How Accurate Was…Assassin’s Creed: Origins?

Assassin’s Creed: Origins helped to reinvigorate Ubisoft’s historical game series when it launched back in 2017. Boasting a team of expert historical advisors and an educational “Discovery Mode” feature, AC: Originswas marketed as a window into ancient Egypt as it looked back in the 1st Century BCE. But how does the game hold up to scrutiny for historical accuracy?

The world

The world of Assassin’s Creed: Origins is stunning and locales teem with exotic wildlife and monumental landmarks.Origins is set during the Ptolemaic period, after Egypt had been conquered by Alexander the Great and was subjected to the rule of his successors, the Ptolemaic dynasty. This period was extremely multi-cultural as Greek and Near Eastern cultures blended with Egyptian traditions in the Ptolemaic kingdom.

The game generally does a good job of portraying this. Egyptian temples and mud-brick villages stand side-by-side with Greek villas and gymnasiums.The art of Assassin’s Creed: Origins is also heavily based on surviving examples of Egyptian and Hellenistic art, and I noticed stunning attention-to-detail with everything from tapestries to statuary and mosaics.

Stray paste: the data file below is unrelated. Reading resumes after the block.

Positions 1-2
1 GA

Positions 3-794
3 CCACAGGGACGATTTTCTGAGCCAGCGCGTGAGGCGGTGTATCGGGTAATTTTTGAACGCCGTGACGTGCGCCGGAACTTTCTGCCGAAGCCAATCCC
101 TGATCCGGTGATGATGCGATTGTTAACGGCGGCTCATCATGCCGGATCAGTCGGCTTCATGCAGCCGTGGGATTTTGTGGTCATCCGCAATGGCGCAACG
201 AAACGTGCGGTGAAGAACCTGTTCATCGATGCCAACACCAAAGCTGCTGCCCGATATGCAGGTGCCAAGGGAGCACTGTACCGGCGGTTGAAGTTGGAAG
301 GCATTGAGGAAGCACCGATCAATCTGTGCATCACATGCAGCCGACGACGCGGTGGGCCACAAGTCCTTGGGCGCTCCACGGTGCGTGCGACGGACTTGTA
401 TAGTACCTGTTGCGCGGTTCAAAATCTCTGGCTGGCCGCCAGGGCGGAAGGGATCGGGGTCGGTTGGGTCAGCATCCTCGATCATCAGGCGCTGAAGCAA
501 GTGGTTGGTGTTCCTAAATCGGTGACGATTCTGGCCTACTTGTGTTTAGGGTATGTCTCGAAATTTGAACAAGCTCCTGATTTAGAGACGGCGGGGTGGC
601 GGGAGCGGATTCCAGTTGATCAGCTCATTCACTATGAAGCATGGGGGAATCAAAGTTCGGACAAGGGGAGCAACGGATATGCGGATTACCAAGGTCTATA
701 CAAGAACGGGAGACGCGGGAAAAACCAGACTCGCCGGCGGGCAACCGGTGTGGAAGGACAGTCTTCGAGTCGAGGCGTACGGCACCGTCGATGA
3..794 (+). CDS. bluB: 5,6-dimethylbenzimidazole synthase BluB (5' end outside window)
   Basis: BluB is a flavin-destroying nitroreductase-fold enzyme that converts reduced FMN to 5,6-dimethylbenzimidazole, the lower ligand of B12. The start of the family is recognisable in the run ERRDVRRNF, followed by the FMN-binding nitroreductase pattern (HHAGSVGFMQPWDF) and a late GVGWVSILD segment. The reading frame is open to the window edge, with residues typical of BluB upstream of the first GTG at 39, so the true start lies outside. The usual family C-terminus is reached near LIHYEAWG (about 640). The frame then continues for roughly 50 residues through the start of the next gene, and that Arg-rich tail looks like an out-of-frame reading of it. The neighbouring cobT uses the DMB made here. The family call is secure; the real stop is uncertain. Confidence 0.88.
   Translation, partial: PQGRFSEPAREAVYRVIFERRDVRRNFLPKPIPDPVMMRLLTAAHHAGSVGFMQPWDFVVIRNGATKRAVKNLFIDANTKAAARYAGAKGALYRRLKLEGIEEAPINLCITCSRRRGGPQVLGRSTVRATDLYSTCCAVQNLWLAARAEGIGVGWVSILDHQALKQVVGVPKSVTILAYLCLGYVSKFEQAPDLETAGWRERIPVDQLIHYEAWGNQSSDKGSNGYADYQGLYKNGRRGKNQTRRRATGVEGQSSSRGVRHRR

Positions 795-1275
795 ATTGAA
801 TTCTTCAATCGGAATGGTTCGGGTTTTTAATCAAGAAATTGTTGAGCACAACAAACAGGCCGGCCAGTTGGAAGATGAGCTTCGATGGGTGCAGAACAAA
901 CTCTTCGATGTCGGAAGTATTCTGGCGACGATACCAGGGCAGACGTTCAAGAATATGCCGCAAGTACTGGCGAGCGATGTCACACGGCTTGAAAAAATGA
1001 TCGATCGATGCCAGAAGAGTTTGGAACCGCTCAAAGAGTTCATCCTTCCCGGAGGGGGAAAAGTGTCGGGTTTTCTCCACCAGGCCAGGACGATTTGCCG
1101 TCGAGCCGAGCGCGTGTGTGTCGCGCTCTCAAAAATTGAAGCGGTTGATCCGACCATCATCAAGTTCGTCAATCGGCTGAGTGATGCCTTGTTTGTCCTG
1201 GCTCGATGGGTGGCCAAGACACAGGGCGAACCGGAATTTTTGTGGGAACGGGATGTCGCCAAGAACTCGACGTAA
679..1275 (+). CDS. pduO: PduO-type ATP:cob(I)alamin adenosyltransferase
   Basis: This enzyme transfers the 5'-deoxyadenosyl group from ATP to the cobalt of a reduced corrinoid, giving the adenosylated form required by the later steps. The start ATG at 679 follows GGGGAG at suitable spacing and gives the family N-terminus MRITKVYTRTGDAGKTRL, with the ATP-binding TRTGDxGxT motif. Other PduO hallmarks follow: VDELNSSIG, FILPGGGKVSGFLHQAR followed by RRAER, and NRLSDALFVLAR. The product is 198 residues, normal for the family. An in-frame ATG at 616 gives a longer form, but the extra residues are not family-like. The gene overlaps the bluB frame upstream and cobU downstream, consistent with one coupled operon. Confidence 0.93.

Marble was the marker of luxury in the ancient world given the time and expense involved in quarrying and building with it. This is reflected in-game as most of the marble buildings are temples, villas, tombs, or other civic structures. One real-world Ptolemaic papyrus described the care and expense that went into the houses of the elite in Ptolemaic Egypt:

About the work in the house of Diotimos; for the portico [I undertake] to have the cornice painted with a purple border, the upper part of the wall variegated, the lower course like vetch-seed, and the pediments with circular veining; providing myself with all materials, for 30 drachmae. For the dining-room with seven couches, I will do the vault according to the pattern which you saw, and give the lower course and agreeable tint and paint the Lesbian cornice, for 20 drachmae. And for the dining-room with five couches I will paint the cornices, providing myself with all materials, for 3 drachmae. The sum total is 53 drachmae but if you provide everything it will come to 30 drachmae.

Sel. Pap. I 171, cfP.Mich 38, translation from Town and Country in Ptolemaic Egypt by J. Rowlandson
A screenshot of the Lighthouse of Alexandria taken from an aerial perspective in Assassin's Creed: Origins.
The Lighthouse of Alexandria as portrayed in-game

Players get to visit Alexandria, Egypt’s capital city, and see the sights which set it apart in Antiquity as the greatest city of the Hellenistic period. Sites like the Great Lighthouse of Alexandria and the Serapeum are faithfully reproduced. Luxurious gardens, libraries, and royal monuments line the streets of the Regia, or Royal Quarter of Alexandria.